Work Life Balance
Anonymous Mom: I Wish I Had Accidentally Gotten Pregnant
Although flabbergasted by the demise of my marriage, I was still in my 30s and thought that I had plenty of time and opportunities left to meet another man, marry and finally have children.
I spent the next several years in and out of relationships and continuing my career path, which became more demanding and carried more and more responsibility. In my mid-30s, I was diagnosed with complications from endometriosisÂ and required a hysterectomy.
Suddenly, it was obvious to me that I would never have a child of my own. I struggled with it for a time, but gradually accepted the results. I refused to regret anything and thought that it was a sign that I would find other options in life that motherhood did not provide.
When I was 43, I began a relationship with a divorced man who had two children of his own. They were both young enough to impact my life as if I were their mother, demanding time, attention and childrearing skills which I had instinctively acquired somehow. They lived with us part of the time and I set limits and responsibilities for them as I would have for my own children. It was after they were both in their late teen years that I realized how lucky I was to have been able to experience this part-time role of motherhood since I would never acquire the full-time equivalent.
These two children are now happy adults with lives and families of their own. Even though their father and I never married and broke up many years ago, they both treat me as a step-mother and remain in my life.
I suppose my early anticipation of being a married woman and a mother was normal for me at the time. But even circumstances began to change in my life and impact my future, sometimes without my own control, I failed to reach a state of panic that would have forced me to find a way to have a child of my own. I could have frozen my eggs if the technology would have been available then at a reasonable cost. I could have adopted too, although, that never really appealed to me. But, I didn’t do anything to reach that state of motherhood other than wait for a mistake of timing and fate.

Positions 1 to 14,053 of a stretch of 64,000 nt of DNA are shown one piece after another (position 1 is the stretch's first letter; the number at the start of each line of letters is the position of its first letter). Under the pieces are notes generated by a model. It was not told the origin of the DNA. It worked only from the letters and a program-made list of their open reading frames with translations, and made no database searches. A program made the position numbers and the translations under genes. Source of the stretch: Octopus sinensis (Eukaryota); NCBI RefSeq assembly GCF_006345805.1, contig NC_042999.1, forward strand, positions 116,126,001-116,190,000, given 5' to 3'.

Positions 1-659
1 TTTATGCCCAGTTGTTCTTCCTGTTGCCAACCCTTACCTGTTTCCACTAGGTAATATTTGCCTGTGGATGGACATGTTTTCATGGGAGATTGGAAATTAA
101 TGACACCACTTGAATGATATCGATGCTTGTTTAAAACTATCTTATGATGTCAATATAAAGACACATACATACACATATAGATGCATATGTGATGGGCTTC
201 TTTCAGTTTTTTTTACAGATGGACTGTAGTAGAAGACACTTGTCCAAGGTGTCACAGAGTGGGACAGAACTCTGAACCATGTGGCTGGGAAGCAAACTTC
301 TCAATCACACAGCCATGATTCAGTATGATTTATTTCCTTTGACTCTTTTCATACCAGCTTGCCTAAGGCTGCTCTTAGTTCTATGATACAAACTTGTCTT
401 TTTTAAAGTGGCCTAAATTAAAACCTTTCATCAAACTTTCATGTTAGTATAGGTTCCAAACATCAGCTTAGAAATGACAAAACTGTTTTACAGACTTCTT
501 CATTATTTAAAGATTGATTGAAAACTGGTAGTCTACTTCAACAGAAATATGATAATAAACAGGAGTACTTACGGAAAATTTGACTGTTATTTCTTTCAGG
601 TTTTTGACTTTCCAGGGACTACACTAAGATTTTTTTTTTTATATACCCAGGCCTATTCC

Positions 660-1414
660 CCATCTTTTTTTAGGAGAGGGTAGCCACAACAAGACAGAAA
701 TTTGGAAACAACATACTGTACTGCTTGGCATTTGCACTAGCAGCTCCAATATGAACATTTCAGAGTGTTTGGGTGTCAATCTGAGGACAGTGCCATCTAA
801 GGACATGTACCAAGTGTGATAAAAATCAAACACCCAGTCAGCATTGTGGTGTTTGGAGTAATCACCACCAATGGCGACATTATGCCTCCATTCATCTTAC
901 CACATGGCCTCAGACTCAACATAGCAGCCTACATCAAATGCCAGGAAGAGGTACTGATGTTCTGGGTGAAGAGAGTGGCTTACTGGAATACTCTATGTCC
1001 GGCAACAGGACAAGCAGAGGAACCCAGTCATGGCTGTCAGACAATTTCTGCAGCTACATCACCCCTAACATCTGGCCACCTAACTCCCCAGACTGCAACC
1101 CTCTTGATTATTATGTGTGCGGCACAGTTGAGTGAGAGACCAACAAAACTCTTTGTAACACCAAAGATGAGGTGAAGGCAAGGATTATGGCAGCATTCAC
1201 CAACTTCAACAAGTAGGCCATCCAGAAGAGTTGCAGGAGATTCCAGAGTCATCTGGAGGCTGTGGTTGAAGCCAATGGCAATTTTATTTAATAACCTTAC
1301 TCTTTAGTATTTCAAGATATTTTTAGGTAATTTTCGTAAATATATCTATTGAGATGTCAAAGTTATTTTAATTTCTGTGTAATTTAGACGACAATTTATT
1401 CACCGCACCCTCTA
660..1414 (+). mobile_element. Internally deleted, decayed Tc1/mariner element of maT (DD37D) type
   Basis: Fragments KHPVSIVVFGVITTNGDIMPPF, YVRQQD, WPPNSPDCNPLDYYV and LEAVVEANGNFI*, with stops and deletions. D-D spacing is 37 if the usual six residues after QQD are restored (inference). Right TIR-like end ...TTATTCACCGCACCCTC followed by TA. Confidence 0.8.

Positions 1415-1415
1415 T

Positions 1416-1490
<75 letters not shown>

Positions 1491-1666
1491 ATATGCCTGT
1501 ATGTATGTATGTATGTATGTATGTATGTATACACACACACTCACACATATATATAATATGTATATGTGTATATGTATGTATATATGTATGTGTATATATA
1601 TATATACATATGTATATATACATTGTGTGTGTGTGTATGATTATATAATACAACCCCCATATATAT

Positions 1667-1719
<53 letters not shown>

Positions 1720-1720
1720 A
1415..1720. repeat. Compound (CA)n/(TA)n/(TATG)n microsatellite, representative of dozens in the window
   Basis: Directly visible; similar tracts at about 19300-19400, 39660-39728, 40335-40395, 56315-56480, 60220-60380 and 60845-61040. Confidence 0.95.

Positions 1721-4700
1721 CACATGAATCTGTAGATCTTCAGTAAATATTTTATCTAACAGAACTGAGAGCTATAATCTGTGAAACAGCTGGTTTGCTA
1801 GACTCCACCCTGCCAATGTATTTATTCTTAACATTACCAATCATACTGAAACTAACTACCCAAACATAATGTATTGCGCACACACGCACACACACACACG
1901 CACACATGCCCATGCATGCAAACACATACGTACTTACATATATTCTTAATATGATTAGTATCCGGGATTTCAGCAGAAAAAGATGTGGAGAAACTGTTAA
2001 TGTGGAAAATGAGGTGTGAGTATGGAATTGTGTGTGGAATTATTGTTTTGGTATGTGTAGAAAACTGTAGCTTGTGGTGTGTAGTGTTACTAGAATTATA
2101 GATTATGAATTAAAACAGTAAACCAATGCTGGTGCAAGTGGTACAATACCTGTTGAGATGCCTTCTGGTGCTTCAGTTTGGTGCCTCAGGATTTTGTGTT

It never happened.
Now as I reach the “golden years” of my retirement, I see other people with children, grandchildren and extended families. I visit my elderly aunt in the nursing home and ponder how I will manage late in life when there are no children with families to come visit or comfort me as I near death.
Did I miss out on something by not paying attention to my life, body and future? I don’t know how to answer that some days.
Most days I accept the way things turned out and am glad to have had my step-children in my life who allowed me to fill the role of mother without having the long-term obligation and responsibility to them that perhaps a biological parent feels forever.
But, there are some days when I wish I could go back, take a different turn in the road, throw away the birth control, take the chance at motherhood, open my heart to a baby’s love and become the person I always thought I would have time to be.
Regrets are not good to have this late in life, so I try to just settle for acceptance.
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